Overnight Briefing & General Reality Check - Nov 20, 2014
November 20, 2014
It's the American Cancer Society's big quit-smoking event, the Great American Smokeout. U.S. News & World Report says cigarettes cause more than 127-thousand deaths from lung cancer each year in the United States. So whether you do it today or on some other day, here are some steps you can take to help yourself quit smoking:
--Set a quit date. Make it one that gives you enough time to prepare. That includes telling family and friends so they can support you and hold you accountable.
--Make a plan. You can either quit cold turkey, if that suits you. Or try to smoke fewer cigarettes as your "quit day" approaches to reduce withdrawal symptoms. Your plan can also include deciding whether to use nicotine-replacement products, medications, join a stop-smoking class, attend Nicotine Anonymous meetings or rely on books.
--Make small changes. Get rid of ashtrays in your home and car; stock up on things sugarless gum, hard candy or carrot. Practice saying "No thank you, I don't smoke," when offered a cigarette.
--Don't smoke on your quit day. Keep yourself occupied and avoid situations where you'll have a strong desire to smoke.
--Don't give in to rationalizations, like "I'll have just one cigarette to get me through this situation" or "Everyone dies of something" or "How bad is smoking, really?" Be prepared by having distractions to redirect your thoughts when your own brain starts working against you.
--Don't get discouraged if you slip up. Use what you learn from a slip up to improve your chances of success next time you try to quit. (Bartha)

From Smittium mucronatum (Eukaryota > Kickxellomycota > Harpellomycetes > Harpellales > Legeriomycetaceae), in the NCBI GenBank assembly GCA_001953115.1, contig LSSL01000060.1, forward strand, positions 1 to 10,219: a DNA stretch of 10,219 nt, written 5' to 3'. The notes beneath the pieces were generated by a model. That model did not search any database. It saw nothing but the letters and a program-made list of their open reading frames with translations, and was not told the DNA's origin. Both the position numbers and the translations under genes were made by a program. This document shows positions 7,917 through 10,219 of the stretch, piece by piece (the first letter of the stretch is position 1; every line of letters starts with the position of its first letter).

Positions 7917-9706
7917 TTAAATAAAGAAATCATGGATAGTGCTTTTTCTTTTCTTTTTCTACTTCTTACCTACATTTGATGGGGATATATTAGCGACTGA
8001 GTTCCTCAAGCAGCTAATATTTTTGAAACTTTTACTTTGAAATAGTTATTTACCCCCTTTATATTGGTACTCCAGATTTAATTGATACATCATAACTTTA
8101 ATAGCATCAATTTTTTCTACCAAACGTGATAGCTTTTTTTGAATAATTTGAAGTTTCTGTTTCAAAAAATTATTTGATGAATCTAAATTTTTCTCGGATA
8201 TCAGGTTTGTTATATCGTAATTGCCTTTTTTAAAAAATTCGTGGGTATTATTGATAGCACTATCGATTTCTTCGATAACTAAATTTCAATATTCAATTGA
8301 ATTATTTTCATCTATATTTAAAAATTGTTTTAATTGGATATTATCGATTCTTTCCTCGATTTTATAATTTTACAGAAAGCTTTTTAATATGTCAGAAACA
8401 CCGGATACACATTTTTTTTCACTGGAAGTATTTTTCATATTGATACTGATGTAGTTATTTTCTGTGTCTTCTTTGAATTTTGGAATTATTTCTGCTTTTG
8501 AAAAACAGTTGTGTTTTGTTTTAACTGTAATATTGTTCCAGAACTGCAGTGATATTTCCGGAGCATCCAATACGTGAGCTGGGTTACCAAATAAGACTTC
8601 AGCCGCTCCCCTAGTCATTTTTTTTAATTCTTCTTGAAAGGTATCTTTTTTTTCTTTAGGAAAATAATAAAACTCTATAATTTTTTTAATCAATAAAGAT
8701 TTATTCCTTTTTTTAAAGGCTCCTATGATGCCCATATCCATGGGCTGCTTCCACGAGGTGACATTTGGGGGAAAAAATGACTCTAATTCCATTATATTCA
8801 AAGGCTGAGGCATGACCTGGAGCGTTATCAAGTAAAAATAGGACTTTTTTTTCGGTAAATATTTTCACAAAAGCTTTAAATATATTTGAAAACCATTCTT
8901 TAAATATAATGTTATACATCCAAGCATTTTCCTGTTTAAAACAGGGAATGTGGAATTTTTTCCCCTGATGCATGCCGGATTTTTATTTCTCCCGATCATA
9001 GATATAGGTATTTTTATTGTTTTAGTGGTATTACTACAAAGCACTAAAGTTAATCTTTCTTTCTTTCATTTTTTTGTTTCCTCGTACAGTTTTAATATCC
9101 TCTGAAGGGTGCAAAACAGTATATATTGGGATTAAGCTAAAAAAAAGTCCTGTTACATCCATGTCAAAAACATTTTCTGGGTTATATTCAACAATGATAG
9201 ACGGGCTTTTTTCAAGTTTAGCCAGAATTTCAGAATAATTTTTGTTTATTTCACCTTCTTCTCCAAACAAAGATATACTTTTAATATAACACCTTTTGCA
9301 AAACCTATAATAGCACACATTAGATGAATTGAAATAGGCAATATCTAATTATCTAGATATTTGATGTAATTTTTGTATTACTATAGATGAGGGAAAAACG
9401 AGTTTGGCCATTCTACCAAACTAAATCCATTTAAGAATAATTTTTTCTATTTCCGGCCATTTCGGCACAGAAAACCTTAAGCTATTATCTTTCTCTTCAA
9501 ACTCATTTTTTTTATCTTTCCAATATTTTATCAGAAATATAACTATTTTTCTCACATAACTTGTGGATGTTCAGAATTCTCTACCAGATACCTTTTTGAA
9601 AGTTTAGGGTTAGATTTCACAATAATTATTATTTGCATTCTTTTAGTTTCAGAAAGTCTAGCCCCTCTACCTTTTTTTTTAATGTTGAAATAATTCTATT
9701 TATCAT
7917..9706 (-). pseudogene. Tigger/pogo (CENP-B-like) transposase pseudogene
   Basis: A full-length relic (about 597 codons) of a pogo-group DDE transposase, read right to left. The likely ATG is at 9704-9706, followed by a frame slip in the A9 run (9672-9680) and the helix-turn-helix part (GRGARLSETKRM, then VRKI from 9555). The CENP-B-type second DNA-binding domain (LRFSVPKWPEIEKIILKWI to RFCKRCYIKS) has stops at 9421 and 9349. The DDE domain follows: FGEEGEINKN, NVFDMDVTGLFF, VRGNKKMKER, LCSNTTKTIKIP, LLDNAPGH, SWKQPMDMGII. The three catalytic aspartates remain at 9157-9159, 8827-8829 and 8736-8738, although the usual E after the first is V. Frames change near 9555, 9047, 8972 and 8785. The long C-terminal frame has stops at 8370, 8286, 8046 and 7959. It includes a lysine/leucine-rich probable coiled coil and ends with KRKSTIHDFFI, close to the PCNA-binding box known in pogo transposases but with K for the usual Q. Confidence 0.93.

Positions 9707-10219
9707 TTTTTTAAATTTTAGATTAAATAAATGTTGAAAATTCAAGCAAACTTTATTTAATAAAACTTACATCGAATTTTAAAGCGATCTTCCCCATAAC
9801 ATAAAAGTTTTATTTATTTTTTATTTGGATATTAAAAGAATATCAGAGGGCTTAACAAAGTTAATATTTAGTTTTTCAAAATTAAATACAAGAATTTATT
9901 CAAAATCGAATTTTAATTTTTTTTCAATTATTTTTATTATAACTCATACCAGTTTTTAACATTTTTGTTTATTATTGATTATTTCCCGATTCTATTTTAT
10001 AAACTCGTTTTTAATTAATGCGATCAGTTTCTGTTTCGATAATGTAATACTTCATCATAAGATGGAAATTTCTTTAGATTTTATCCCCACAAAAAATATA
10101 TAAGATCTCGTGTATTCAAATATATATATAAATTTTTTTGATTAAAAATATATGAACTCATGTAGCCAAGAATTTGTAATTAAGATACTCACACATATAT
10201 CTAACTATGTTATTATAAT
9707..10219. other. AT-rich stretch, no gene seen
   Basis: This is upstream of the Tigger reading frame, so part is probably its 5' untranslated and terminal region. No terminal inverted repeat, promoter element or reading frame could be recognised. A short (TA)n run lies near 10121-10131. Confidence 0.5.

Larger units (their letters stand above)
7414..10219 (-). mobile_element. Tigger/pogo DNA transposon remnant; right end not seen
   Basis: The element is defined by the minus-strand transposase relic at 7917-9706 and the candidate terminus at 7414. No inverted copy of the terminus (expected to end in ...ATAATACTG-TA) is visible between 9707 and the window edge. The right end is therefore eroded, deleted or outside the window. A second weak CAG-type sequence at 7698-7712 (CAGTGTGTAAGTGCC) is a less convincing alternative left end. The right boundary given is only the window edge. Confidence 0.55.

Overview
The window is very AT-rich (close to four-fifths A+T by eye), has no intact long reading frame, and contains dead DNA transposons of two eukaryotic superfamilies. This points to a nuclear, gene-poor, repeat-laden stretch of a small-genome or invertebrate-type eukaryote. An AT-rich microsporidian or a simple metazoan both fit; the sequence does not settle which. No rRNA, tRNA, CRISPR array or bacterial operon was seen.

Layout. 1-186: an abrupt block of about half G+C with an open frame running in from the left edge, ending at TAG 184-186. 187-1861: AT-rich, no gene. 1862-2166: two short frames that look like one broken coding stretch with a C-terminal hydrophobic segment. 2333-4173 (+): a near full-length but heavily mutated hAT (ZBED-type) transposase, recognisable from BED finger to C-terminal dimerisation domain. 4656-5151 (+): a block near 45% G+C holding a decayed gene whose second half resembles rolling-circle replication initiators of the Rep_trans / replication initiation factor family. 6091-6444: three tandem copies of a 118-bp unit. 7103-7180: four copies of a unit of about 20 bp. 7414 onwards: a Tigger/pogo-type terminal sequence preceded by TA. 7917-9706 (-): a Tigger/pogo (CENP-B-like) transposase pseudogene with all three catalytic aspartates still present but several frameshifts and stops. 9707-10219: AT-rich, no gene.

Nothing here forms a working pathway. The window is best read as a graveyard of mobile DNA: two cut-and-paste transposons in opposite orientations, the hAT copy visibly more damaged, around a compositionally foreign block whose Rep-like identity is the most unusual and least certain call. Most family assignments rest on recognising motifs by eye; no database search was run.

Motown singer JIMMY RUFFIN has died. The Las Vegas Review-Journal says he passed away Monday. Jimmy was 78. He was the older brother of DAVID RUFFIN, lead singer of THE TEMPTATIONS. He died in 1991 when he was just 50 years old. Jimmy had his own run of hits on Motown's Soul label, including "What Becomes Of The Brokenhearted" which got all the way up to number seven in 1966. In 1980, Jimmy scored again with "Hold On To My Love," written and produced by ROBIN GIBB of the BEE GEES. It topped out at number 10. (Marino)
BILLY JOEL got a very special honor last night in Washington, D.C. A year after he received the Kennedy Center Honors, the Library of Congress gave Billy the Gershwin Prize for Popular Music. It's a lifetime achievement award, and to celebrate, Billy did a concert in our nation's capital, helped out by Tony Bennett, Gavin DeGraw, LeAnn Rimes, John Mellencamp, Natalie Maines, Kevin Spacey and other performers. You'll be able to see the show January 2nd on PBS. (Marino)
Broadcast, cable and video news:
No surprise to find out that NBC bagged a sitcom starring BILL COSBY yesterday, announcing the show was "no longer in development." The TV Land cable network also dropped re-runs of "The Cosby Show" yesterday, thanks to the ongoing controversy over accusations that the 77-year-old comedian assaulted a number of women over the past 30 years.
Cosby has never been charged for any of the alleged crimes with the statue of limitations now expired, and yesterday MARTY SINGER, his lawyer, called the latest accusations by model JANICE DICKENSON, "false and outlandish."
Taking everything much too seriously:
A Russian man has spent the past seven years turning himself into a human duck-billed platypus.
26-year-old body art fanatic JENYA BOLOTOV used plugs to stretch eight different parts of his face. He says being a platypus is the only thing he's ever wanted in life. Bolotov explains, "Externally, I am now a platypus. Inside though, I am more like a bird. They're my spirit animals and they come to me in my dreams." He admits his extreme look attracts a lot of negative attention and sometimes people "make mean comments." (Still)
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